Here is a story of two people: a visionary innovator and a courageous implementer. David Morley’s heart began to be stirred with a concern to address poverty and health in the 1950s. The chance arose for a rare opportunity to undertake research on children growing up in the Nigerian village of Imesi Ile. Quickly, the practical priorities of developing world medicine became very clear for David.
On leaving West Africa he took up a post as lecturer in the London school of Hygiene and Tropical Medicine where his collection of colour slides quickly proved to be a powerful learning tool. So the head of department suggested they should be made available as teaching sets with a detailed interactive script for students to take home.This is how TALC (Teaching-aids At Low Cost) was born.
Now meet Edwin Mapara, a young doctor with strong Christian convictions.We pick up his story many years after David’s return to London. Edwin was working at Athlone, a 175-bed district hospital in the Lobatse region of Southern Botswana where his experiences confirmed TALC’s belief in the power of colour pictures in teaching. In his spare time, with a group of other health workers, Edwin started to run discussion groups on the threat of HIV/AIDS. This was early on in the epidemic and many asked to see cases like those he spoke of. Edwin obtained colour pictures of the effects of the disease from TALC.
For his audience to discuss and understand the fundamentals of transmission he found it necessary to show explicit pictures including an ulcer on a penis and in a female perineum. These pictures were highly effective in creating discussion and a real understanding of the disease. However, they also produced a strong reaction.
Older people walked out of the discussions. Edwin was reported and fined by the local chiefs. There was an outcry from the churches and a strong reprimand from the health ministry. However he persisted and over 10 years ran over a hundred workshops at all levels. Even departments of Government came to accept the approach and support it.
Edwin received requests to run discussion groups from the police, local communities, schools and churches. He even received a request from a church to show his pictures from their pulpit. But perhaps the most striking response came from the same community members who had resisted the teaching in the early days.Words spoken publicly by a community leader who once firmly resisted Edwin’s message show both an amazing change of heart and a stark challenge:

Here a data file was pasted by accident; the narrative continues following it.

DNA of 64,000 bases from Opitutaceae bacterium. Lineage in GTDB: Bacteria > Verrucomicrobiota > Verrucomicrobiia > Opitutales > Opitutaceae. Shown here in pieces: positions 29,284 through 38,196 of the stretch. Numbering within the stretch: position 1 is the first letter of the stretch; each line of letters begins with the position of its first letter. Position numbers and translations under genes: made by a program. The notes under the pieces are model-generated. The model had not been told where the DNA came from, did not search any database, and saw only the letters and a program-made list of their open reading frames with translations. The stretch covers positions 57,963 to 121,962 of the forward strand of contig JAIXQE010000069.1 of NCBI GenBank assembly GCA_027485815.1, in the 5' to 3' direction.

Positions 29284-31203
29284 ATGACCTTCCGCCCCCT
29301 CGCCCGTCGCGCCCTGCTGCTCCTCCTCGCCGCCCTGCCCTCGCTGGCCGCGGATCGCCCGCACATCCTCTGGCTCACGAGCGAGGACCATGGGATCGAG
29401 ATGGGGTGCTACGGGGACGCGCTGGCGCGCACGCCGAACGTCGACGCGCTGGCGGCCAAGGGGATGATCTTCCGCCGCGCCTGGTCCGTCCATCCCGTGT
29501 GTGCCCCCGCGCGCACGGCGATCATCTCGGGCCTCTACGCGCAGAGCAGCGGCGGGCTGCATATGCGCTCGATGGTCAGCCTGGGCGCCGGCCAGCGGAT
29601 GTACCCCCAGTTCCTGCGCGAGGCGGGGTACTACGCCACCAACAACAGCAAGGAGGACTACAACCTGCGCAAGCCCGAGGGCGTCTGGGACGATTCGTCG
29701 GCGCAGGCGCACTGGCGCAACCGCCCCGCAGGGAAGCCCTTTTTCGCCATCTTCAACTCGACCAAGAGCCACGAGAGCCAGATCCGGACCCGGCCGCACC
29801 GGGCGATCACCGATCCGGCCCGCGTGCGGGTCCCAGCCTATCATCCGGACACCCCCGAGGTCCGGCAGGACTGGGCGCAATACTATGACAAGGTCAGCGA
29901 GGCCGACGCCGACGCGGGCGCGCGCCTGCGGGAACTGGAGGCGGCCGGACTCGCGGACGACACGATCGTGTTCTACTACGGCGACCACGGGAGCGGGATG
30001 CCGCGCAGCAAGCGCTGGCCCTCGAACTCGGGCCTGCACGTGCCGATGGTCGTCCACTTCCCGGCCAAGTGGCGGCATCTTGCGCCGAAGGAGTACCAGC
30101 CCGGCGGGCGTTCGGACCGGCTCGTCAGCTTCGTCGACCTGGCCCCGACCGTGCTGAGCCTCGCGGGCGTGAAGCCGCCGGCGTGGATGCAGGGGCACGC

‘You doctors are to blame for what has happened to us and particularly our children in Africa.You should have done this ten years ago before a third of our population became infected? The blood of our children who have died rests on your heads.’
It’s a comment that witnesses to the impact of TALC on lives in many parts of Africa and beyond. Thanks to TALC’s approach in Botswana, a diagnosis of AIDS has less stigma associated with it compared with many other South African countries.
Wider recognition of the work followed. In 2000, the United Nations Development Programme declared Athlone Hospital’s initiative as one of the ‘best practices’in Botswana, and it is being replicated nationwide. TALC remains a small NGO but has now been providing information for health workers in the Southern hemisphere for forty years. For the first 20 years TALC’s approach remained the same: simple but effective slides, with detailed interactive scripts.TALC sent out over seven million of these mostly to Africa.
Recent technological advances heralded change. In 2000 the UK government provided a three year grant to create free CD-ROMs on Health Development. The first went out in 2001 and since then 4,000 go out about twice a year with 100 new addresses received each month.
TALC is heightening emphasis on overcoming poverty and improving health care. The majority of health care workers in less privileged countries are starved of up to date reliable information to continue their education and provide health care. Where a health worker has access to computers a free CD-ROM proves to be a great benefit.
The regular production and growing demand for the TALC free CDROMs is both encouraging and problematic. Producing the CD-ROMs is expensive and demands time over and above normal duty. From the start it was recognised the CD-ROM had to be available free. Additionally, selecting the right material to meet the wide requirements of district hospital and community levels is demanding. The BMJ, Lancet, RCP Journal of Clinical Medicine, Cochrane Abstracts and Tear Fund are just some of the organisations generously providing material.
TALC is looking for people with recent experience of health care in the developing world to select suitable material. There are plenty of opportunities to support the work of TALC by volunteering and through regular prayer.